For the part of Dexter, Michael read some stuff by FBI profilers on what they know about serial killers. He read some interviews with different serial killers. Spent some time with a blood spatter analyst at the police department in Miami, and got an idea of what he does day in and day out.
Michael says his mother was both parents to him.
Michael is an only child.
Michael auditioned twice for the part of his Six Feet Under's character "David Fisher" in New York, then had a third and final screen-test day.
Michael's big break came when he did a workshop of a Sondheim musical directed by Sam Mendes.
After "Six Feet Under" ended, Michael starred as the imaginary friend of a 4-year-old girl in the play "Mr. Marmalade."
Hall played sports in school and sang in school choirs.
Michael appeared with his wife on Broadway in the musical "Chicago".
Michael was married to actress Amy Spanger from 2002 to 2006.
In 1993, Michael graduated from Earlham College in Richmond, Indiana.
His father died of cancer when he was 11.
Michael is 5 feet 10.5 inches (1.79 metres) tall.
Michael: (About the character of Dexter) I think Dexter is a man who…a part of himself is very much frozen, or arrested in a place that is pre-memory, pre-conscious, pre-verbal. Something very traumatic happened to him, he doesn't know what that is. And I think on some level he wants to know. He denies his humanity, he describes himself as someone who is without feeling, and yet I think that he maybe suspects - in a way that maybe isn't even conscious yet when we first meet him - that he is in fact a human being. Dexter's a unique killer in that his father saw his dark impulses, shined a light on them, and told Dexter that he saw them, he accepted them, that Dexter is good and that he is worthy of love. And I think that's what enables him to focus his energies in this unique way.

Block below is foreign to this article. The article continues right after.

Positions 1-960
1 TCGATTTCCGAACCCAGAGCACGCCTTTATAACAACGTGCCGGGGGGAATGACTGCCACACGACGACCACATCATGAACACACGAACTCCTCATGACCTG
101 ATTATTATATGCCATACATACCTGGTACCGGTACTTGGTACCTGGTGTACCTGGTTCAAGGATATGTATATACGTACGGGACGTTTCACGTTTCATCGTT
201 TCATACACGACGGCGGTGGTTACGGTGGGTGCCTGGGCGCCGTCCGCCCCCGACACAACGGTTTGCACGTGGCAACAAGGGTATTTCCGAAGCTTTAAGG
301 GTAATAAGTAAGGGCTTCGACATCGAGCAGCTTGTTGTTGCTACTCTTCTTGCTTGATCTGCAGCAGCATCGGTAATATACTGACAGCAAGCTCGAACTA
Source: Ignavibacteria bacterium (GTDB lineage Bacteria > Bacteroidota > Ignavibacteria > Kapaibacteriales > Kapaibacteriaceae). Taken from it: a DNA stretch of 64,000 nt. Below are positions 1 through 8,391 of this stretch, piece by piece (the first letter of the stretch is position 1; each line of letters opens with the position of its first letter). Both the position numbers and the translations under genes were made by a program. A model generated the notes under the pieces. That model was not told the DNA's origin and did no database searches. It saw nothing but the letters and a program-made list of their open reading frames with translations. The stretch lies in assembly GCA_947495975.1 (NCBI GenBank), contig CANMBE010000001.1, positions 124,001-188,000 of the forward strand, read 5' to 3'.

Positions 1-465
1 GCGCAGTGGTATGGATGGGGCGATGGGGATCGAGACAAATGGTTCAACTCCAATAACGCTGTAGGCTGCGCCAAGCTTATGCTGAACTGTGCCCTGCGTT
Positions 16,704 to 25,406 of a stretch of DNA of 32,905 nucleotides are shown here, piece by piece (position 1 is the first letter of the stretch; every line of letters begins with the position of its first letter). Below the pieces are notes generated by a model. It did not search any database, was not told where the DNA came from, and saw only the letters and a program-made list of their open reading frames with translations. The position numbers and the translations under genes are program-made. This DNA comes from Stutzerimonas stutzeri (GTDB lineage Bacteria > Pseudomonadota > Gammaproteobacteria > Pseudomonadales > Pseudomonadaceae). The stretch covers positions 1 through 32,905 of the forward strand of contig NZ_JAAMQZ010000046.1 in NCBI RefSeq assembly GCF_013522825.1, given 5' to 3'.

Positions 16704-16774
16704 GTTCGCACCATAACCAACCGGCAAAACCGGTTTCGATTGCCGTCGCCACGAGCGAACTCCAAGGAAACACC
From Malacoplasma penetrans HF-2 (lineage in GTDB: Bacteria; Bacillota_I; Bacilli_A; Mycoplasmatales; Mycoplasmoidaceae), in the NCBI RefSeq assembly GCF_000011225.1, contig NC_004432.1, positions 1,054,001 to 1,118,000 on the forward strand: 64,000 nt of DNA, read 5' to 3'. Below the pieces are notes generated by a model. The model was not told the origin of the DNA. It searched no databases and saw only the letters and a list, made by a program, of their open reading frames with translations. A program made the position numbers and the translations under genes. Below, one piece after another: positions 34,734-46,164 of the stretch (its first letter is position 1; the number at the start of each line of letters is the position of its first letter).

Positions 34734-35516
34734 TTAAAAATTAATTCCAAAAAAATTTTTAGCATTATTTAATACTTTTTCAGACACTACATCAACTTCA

Michael C. Hall: I don't think closeted homosexual morticians have the market cornered on self-loathing or sense of shame.